Now, if you happen to have an older Pro 700 or Synchronika, you can get the increased steaming performance by installing a PID upgrade kit. The kits, which can be found here and here, includes a new PID controller and pressure relief valve for the steam boiler. It’s relatively easy to install and you can use the link here to see our video which shows you how to install the parts. If you’re not sure if your machine already has the upgrade, you can check by setting your steam temp, that’s T2 on the controller. If it goes to 270° Fahrenheit, then your machine already has the upgrade.
A couple of other new features on the PID controller include a backflush reminder and an Eco Mode which automatically turns off the boilers. To set these, press the plus and minus buttons simultaneously, then press the minus button quickly to cycle thru, and press the plus button to start changing the settings. The backflush reminder can be set in 10 brew cycle increments up to 200 cycles. The Eco Mode will turn off the boilers anywhere from 30 minutes to 10 hours after turn-on and is settable in 30 minute increments.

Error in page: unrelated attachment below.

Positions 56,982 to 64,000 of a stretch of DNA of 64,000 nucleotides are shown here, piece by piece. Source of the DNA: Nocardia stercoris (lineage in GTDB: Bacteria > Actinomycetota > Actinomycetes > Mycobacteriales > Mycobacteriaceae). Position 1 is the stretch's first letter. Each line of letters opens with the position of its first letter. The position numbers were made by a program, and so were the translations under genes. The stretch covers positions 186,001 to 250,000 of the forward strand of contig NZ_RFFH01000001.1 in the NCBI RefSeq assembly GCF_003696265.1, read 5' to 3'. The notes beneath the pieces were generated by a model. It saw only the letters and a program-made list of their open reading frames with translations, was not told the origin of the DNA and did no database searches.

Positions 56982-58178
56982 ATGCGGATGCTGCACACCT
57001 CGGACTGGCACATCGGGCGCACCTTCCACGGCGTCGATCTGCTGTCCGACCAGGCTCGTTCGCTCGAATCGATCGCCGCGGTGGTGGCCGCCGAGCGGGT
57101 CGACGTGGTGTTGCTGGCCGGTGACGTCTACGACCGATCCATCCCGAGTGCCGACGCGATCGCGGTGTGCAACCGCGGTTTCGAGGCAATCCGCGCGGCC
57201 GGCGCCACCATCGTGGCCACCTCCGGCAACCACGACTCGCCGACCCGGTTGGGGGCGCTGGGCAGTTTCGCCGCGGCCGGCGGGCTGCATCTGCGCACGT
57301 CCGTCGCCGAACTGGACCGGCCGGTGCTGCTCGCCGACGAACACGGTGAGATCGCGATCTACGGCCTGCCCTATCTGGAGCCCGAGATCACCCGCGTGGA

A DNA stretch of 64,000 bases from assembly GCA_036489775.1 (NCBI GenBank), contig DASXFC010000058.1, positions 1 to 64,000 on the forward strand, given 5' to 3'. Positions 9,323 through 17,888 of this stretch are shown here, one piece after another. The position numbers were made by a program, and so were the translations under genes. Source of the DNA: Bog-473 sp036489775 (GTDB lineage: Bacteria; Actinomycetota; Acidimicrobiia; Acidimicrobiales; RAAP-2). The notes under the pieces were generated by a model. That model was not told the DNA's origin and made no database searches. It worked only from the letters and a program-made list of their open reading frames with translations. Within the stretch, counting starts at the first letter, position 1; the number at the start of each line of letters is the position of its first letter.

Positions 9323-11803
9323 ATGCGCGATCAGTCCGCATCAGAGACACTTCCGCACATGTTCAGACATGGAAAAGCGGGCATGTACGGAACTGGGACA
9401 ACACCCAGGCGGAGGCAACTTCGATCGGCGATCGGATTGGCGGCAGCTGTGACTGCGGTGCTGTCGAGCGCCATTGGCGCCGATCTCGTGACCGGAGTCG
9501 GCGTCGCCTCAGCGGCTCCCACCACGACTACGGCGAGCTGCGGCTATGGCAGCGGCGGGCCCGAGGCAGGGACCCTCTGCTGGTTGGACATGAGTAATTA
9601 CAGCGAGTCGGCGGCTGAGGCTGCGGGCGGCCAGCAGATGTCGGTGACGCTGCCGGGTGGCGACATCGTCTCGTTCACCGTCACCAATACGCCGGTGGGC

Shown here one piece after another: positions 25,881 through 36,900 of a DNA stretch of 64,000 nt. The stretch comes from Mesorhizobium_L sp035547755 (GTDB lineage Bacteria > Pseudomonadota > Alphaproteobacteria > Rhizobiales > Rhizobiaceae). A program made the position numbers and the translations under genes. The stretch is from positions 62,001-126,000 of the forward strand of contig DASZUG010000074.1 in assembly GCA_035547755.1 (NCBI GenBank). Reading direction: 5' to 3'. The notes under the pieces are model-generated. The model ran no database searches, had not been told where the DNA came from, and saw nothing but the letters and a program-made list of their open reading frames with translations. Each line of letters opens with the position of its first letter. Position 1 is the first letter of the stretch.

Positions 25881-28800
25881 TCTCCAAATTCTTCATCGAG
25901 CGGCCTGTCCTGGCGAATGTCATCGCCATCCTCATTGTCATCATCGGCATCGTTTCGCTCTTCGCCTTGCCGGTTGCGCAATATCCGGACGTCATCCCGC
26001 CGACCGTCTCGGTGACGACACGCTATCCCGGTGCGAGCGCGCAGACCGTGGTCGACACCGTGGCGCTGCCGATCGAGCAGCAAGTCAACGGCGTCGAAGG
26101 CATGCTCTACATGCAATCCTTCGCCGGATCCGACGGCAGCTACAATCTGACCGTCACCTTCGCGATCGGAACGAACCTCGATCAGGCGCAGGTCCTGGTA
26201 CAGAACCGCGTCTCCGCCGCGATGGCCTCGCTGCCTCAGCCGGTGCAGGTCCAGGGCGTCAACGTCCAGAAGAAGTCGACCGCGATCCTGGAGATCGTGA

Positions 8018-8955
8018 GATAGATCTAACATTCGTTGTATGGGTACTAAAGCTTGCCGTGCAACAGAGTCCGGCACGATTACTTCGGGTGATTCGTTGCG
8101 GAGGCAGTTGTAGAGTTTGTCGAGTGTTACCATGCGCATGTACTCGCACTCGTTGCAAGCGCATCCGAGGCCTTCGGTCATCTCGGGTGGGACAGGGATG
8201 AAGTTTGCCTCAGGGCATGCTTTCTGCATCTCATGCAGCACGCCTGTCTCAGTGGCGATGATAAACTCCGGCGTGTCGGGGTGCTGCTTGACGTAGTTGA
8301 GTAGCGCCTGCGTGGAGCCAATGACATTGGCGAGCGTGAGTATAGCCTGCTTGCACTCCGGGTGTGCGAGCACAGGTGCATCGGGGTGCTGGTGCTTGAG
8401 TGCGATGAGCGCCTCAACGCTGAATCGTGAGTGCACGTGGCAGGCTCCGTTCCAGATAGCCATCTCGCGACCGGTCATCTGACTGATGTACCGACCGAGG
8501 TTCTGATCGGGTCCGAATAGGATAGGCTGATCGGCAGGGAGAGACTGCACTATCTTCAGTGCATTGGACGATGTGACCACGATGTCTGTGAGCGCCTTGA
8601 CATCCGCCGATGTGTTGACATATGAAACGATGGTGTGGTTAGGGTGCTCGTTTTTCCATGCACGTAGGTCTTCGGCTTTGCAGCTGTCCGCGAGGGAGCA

So, I’ll get to the brewing and pre-infusion capabilities of this machine in a minute. But first a look at some upgrades and changes from previous versions of the Pro 700.
A big one is a new design for the mushroom valve of the E61 group. It’s now a single nut instead of two with the center top converging to a soft point. Beyond the cosmetics, the valve is made of stainless steel now. Inside some E61s you’ll find a chromed or ceramic mushroom valve. The chromed valves tend to be more susceptible to scaling and pitting, while the ceramics are brittle. While not common, our repair center has serviced machines with cracked ceramic mushroom valves.